The Russian Air Force operates around 200 Foxhounds, which continue to patrol Russian airspace and project Russian power into the Arctic. Russia plans to retire its remaining Foxhounds in the next fifteen years in favor of new aircraft, but given the difficulties of the Russian aircraft industry, the interceptor may continue to fly well into the future.
The venerable Bear, with all of its variants, strikes many as the most absurd of Cold War anachronisms. Initially developed as a strategic bomber in the 1950s, the lumbering Bear has adapted to numerous missions in the past six decades. Like the B-52, modern Bears have undergone extensive modification. They still play some of the same roles, however, including long-range reconnaissance, maritime patrol, and nuclear “presence.”
Of course, in all of their configurations Bears are extremely vulnerable to just about any kind of modern Western interceptor. In a conflict, we would expect Tu-95s to deliver cruise missile strikes against NATO targets from the safety of Russian airspace, as well as to conduct surveillance on the developing Western response to any action. Fifty-eight of an original 500 Bear bombers remain in service with the Russian Air Force (another twenty-four operate in the Tu-142 anti-submarine configuration for the Russian Navy).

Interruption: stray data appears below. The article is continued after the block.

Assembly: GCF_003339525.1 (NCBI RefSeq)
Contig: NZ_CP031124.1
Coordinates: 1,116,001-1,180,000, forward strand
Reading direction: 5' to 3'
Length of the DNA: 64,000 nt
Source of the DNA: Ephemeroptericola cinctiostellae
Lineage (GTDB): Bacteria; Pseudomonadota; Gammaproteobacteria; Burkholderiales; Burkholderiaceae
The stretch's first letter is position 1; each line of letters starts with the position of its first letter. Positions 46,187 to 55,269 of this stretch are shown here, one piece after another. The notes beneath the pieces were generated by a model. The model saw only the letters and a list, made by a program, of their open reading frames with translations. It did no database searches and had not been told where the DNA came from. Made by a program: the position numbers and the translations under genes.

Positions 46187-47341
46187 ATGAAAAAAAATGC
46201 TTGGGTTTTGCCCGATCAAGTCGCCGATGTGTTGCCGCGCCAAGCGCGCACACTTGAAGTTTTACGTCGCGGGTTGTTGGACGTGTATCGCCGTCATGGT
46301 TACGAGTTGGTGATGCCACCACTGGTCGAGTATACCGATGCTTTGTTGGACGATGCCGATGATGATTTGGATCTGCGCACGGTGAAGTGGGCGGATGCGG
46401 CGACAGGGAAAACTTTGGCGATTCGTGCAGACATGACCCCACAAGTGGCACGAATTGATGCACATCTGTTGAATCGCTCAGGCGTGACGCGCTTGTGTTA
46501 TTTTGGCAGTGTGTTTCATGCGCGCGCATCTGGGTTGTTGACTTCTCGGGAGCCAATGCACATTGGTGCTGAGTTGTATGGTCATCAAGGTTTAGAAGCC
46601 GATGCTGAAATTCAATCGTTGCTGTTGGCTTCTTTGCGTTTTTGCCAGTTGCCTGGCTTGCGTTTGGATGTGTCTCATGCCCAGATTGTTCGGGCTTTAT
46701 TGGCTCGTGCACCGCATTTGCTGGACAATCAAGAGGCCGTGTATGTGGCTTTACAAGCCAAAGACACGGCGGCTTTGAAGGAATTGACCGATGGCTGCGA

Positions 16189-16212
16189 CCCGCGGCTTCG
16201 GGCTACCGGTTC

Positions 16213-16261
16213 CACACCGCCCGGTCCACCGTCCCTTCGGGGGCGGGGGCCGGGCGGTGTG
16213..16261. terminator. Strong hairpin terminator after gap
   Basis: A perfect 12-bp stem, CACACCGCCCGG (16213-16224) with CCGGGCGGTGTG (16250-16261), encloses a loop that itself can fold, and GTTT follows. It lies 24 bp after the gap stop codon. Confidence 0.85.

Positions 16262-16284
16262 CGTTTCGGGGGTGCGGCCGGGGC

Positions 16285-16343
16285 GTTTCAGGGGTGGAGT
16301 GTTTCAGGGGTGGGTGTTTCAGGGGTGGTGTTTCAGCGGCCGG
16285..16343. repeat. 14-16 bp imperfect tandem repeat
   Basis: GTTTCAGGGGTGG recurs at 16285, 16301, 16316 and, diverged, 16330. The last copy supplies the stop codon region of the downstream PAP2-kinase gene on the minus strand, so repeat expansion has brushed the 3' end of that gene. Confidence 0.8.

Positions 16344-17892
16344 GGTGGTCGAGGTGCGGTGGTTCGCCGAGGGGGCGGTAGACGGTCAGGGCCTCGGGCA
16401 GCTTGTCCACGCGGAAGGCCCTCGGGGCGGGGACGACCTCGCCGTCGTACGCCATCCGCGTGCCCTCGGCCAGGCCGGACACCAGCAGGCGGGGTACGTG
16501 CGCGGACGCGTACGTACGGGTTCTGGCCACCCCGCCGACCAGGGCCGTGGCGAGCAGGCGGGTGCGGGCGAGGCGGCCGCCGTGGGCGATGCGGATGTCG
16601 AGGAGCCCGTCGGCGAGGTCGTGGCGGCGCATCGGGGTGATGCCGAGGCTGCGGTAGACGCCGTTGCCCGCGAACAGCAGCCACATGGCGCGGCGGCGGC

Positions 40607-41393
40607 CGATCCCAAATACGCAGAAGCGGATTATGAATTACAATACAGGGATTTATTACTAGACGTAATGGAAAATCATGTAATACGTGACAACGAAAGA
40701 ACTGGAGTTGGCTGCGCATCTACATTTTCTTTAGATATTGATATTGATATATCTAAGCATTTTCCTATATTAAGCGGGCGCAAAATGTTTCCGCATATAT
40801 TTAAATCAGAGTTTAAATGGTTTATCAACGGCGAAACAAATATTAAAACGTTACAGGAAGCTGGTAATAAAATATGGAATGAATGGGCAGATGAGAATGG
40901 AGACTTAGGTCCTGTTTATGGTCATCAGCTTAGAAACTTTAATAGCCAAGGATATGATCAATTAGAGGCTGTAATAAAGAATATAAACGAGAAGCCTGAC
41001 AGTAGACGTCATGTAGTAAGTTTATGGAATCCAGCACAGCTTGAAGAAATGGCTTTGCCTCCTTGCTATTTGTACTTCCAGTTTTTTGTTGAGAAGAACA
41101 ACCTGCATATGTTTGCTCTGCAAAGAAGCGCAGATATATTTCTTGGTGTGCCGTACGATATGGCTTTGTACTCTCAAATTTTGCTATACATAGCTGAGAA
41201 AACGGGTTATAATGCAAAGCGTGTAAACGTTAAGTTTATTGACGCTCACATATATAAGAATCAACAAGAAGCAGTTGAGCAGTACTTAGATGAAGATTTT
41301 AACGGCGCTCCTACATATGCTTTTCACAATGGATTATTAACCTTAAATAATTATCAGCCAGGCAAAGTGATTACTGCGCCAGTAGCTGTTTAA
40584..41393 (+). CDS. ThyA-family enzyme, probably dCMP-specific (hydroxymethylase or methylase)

The Soviet analogue of the A-10 Warthog, the Su-25 “Frogfoot” remains a devastatingly effective ground attack platform. Designed to attack NATO ground forces in Central Europe during a general Warsaw Pact offensive, the Su-25 has fought in numerous conflicts around the world. Over a thousand were built in the 1970s and 1980s, with about two hundred remaining in Russian service.
The Su-25 has turned in good service in Afghanistan, in the First and Second Chechen Wars, in the Iran-Iraq War, and in a variety of other conflicts associated with the decay and dissolution of the Soviet Union. Just in the last year, Frogfoots have played important roles in the international war against ISIS, as well as in the Ukrainian-Russian conflict. The performance of the Su-25 in the Ukrainian conflict revealed the vulnerability of the aircraft to modern surface-to-air weapons, as several Ukrainian Frogfoots were lost to Russia and pro-Russian militia forces.
All of these platforms entered service in the Cold War. Some, like the Tu-95, appeared quite early in the Cold War. This does not differentiate the Russian Air Force all that much from the various Western air forces, but it is surely problematic that Russia does not have an equivalent of the Rafale, the Eurofighter Typhoon, or the F-22 Raptor. Given the trouble with the PAK-FA program, and the frank implausibility of Russian promises on the PAK-DA bomber, these aircraft may remain in frontline service for quite some time. Apart from the wide array of Flanker variants, Russia’s aviation industry isn’t producing many of these for domestic consumption anymore. All of this means that, until the Russian economy and the Russian military-industrial complex get going in the same direction at the same time, the lethality of Russia’s air forces may continue to decline.
Robert Farley is an assistant professor at the Patterson School of Diplomacy and International Commerce. His work includes military doctrine, national security, and maritime affairs.He blogs at Lawyers, Guns and Money and Information Dissemination and The Diplomat. Follow him on Twitter:@drfarls. This article is being republished due to reader interest.